The book, To Kill a Mockingbird, uses figurative language to help spark the reader's attention and to try and indulge the reader into the novel. One demonstration of how the author Harper Lee exercises figurative language in To Kill a Mockingbird is when Walter Cunningham is being introduced, “Walter looked as if he had been raised on fish food: his eyes,... were red-rimmed and watery” (25). The metaphoric example portrays Walter’s physical appearance to that of someone having a poor diet producing a visualization of Walter in the reader’s mind. Figurative language can also be used to emphasize humor in a novel. “Some tinfoil was sticking in a knot-hole just above eye level, winking at me in the afternoon sun” (37), hints at some amusement
Fish- trust Smitty gives two fishes to Michael shows that Smitty considers Michael as a close friend, not like the others who judge him by his job. Smitty trusts Michael, however Michael betrays him later. The painted door and the two fishermen both mentioned betrayal, and the painted door and penny in the dust both prove that communication is important.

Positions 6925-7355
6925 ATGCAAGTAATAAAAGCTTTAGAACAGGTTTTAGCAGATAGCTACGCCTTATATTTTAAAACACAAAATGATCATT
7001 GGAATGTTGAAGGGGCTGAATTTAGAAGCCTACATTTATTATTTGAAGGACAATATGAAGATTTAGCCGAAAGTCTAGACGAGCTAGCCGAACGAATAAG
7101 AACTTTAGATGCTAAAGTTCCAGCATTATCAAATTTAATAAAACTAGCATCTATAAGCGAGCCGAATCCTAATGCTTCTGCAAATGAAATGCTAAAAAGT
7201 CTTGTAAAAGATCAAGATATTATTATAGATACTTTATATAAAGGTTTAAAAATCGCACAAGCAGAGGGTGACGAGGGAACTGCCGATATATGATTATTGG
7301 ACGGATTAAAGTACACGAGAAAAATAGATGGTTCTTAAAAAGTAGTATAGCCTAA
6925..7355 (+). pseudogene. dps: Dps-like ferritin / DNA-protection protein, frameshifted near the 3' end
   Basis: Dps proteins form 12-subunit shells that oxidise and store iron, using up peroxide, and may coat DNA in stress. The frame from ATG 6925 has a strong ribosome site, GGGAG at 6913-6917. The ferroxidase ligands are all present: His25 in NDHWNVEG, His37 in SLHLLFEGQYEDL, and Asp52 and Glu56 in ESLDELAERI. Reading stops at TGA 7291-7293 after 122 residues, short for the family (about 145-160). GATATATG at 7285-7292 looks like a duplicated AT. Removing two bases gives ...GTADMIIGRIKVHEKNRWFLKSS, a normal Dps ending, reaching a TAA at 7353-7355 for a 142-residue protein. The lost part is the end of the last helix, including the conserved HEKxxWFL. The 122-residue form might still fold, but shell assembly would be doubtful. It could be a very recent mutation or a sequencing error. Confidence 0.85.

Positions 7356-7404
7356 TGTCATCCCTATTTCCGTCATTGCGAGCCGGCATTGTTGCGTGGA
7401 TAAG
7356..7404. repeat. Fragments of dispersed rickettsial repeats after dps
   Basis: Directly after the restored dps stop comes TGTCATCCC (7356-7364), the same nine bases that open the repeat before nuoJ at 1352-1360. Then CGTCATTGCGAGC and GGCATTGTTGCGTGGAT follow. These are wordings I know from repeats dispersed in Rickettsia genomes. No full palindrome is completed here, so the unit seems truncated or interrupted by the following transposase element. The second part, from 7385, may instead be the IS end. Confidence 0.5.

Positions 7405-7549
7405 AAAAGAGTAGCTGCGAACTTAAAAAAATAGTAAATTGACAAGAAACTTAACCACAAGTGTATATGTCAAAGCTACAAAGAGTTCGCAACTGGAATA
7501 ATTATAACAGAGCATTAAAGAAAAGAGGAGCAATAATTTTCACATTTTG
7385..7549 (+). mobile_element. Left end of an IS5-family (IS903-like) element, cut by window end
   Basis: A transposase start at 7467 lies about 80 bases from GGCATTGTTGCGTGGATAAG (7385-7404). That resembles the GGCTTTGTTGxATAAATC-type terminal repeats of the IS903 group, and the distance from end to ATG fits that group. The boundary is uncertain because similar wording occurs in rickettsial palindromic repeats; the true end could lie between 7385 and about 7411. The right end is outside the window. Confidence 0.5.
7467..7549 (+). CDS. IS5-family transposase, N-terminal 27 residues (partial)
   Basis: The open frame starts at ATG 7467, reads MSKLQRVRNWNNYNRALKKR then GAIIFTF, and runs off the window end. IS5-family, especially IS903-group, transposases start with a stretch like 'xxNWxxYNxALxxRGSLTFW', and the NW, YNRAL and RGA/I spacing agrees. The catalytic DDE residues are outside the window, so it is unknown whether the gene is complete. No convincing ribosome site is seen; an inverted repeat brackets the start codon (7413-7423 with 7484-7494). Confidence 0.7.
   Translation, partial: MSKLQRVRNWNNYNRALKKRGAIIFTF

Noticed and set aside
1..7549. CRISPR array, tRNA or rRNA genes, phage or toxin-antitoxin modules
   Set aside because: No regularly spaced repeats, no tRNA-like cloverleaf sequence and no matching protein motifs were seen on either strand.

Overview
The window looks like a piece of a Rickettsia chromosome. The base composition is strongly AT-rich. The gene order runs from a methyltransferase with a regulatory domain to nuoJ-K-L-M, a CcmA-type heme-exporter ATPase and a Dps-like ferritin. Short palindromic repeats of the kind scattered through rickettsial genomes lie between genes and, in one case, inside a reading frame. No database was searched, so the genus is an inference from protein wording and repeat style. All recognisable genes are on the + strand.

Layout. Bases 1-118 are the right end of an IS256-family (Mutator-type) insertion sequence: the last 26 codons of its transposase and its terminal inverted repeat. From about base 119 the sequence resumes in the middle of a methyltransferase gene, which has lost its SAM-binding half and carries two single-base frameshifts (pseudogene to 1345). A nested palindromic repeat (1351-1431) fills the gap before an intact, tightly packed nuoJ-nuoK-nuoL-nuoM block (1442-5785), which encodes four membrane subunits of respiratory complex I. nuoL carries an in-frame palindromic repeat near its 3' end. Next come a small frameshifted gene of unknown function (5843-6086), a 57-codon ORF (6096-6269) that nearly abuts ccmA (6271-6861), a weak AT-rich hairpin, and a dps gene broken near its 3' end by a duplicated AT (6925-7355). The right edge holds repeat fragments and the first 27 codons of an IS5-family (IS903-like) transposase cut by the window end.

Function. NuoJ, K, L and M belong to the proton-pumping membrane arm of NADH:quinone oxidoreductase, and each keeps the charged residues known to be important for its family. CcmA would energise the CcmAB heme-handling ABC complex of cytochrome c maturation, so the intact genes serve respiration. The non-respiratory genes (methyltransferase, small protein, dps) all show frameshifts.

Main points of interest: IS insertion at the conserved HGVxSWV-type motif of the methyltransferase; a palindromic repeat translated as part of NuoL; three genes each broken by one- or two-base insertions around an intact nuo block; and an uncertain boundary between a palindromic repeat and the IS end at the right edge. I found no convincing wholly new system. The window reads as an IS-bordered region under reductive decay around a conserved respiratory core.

One great example of wisdom appeared in the conversation between Preacher and Peyton, where Preacher explained, “To catch fish, you gotta think like a fish…I’d just put a little weight next to my hook so that goldfish would sink right down where the big bass lie.” (Frank, 291-292). Preacher’s years of experience as a fisherman was of value to Peyton, as his experience assisted her in catching four bass for the family to eat. An example of knowledge presents itself when comparing Randy and Dan to those such as Pete, Porky Logan, and Bigmouth Bill. Randy and Dan had knowledge of the dangers of radioactivity and so attempted to define these dangers to the rest of the town.